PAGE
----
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Real Property Ownership Upon Death

By Kormans LLP

When someone close to you passes, in addition to the emotional trauma—there is the added responsibility of dealing with the deceased’s financial affairs. When it comes to real estate holdings—if the property is held by more than one party, the starting point is to establish how title is held.

 

It is vital to establish how multiple parties hold title to real property during the purchase stage, as well as re-assessing your interests in said real property during your lifetime in the event that circumstances change.  For the issue of the manner of holding title to real estate property by more than one person becomes paramount upon death. Title is either held as “Tenants in Common” or “Joint Tenants”.

 

If the Deceased held title to a property as Tenants in Common with another person, the Deceased’s interest goes to the Estate of the deceased and not to the other owner. As such, a Certificate of Appointment of Estate Trustee (“Probate”) would be required in order for the Estate Trustee to obtain the authority to transfer title to the Deceased’s interest in the property. An Estate Administration Tax, which is a fee charged by the Court to “probate” an estate based on the value of the estate (including real estate if any that was not held by a Joint Tenant, less any outstanding mortgages), is payable. The current rate effective as of January 1, 2020, is:

  • $0 per $1000 of assets up the first $50,000
  • $15 per $1,000 on value over $50,000.00, with no maximum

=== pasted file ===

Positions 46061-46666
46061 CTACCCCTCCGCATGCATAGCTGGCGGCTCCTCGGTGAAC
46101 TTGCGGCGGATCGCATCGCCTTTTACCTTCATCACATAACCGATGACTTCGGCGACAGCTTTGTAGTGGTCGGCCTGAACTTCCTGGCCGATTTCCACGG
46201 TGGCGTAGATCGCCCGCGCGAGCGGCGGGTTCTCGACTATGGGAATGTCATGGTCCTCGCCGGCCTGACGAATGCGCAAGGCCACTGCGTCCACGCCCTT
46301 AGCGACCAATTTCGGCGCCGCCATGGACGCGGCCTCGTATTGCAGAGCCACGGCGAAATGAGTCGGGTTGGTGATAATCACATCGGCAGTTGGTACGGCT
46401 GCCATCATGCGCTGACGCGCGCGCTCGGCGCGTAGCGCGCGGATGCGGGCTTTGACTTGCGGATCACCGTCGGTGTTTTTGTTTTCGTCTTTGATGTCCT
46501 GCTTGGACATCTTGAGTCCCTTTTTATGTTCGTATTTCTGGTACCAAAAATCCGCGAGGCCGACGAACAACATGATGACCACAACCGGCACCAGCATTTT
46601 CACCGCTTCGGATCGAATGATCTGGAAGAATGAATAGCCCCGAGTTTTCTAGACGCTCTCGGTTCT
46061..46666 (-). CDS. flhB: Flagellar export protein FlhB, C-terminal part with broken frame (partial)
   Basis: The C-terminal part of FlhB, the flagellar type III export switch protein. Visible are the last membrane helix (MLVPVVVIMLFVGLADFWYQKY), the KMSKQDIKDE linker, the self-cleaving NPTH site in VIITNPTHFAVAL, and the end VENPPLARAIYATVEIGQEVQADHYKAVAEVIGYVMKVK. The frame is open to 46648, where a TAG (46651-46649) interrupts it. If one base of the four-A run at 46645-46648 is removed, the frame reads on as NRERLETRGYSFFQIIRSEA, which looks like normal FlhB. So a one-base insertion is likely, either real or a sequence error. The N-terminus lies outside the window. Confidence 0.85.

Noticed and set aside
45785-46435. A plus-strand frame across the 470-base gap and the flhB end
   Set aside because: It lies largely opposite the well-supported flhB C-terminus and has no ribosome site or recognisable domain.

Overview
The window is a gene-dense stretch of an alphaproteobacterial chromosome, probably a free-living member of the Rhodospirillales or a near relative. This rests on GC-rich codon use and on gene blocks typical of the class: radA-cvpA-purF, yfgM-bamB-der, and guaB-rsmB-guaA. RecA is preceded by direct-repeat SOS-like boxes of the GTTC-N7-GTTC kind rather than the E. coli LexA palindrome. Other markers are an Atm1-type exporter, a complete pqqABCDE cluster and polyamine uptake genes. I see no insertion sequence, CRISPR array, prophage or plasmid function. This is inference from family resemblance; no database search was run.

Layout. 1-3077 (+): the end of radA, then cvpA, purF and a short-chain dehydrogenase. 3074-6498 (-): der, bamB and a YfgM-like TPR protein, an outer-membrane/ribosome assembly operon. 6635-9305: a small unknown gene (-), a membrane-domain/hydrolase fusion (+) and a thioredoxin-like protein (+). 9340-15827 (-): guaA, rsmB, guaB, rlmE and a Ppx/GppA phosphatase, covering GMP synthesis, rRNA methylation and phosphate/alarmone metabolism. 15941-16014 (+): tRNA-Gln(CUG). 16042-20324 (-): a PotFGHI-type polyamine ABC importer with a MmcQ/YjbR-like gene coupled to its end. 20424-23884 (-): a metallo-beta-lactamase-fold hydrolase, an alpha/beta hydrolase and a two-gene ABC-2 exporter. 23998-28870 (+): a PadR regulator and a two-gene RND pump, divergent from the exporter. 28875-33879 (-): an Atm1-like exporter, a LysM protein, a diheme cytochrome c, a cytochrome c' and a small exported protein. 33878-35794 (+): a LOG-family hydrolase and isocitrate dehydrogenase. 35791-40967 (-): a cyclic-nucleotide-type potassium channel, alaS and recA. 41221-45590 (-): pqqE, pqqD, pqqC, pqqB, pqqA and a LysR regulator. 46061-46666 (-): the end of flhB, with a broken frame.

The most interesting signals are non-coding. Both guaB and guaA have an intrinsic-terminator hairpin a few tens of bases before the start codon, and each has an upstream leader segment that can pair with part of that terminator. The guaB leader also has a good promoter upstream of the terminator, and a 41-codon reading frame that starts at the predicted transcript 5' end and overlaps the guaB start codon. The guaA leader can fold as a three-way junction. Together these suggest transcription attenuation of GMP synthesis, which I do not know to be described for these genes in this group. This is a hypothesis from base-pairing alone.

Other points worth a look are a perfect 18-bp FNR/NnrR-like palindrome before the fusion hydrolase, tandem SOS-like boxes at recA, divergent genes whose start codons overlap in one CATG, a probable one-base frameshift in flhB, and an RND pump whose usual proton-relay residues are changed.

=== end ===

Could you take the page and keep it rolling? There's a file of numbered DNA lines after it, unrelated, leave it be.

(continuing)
Depending on the Court Jurisdiction, their workload, etc., the process of obtaining Probate may take many months. In the event that a sale of real estate belonging to the Deceased is imminent, the Court may speed up the process but there is no guarantee that such will be the case. The person applying as Estate Trustee can list a property for sale and even sign an Agreement of Purchase and Sale. However, it is essential to make any Agreement of Purchase and Sale conditional upon obtaining the “Probate” as the closing of the sale cannot be completed without the Estate Trustee being granted the authority to sign the closing documents by the Court.

 

If the Deceased held title to a property as Joint Tenants with another person, the real estate passes on to the surviving joint tenant. The same right of survivorship principal applies to non- real estate assets as well, such as joint bank accounts and joint investment accounts. A relatively simple Survivorship Application will have to be registered on title before the property can be either refinanced or sold which basically confirms that title belongs to the survivor as a result of the death of the other joint tenant. As such the value of the real estate is not subject to the Estate Administration Tax as Probate is not required to transfer title to the property.

 

Kormans LLP is available to provide you with our legal expertise and guidance in selecting your strategic options for acquiring real property and with respect to your options and the processes upon the death of an owner.

 

 

 

 

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David H. Korman

 

David H. Korman is the Managing Partner at Kormans LLP. His practice areas include residential and commercial real estate transactions, commercial leasing and private and institutional lending. You can reach David at dkorman@kormans.ca.

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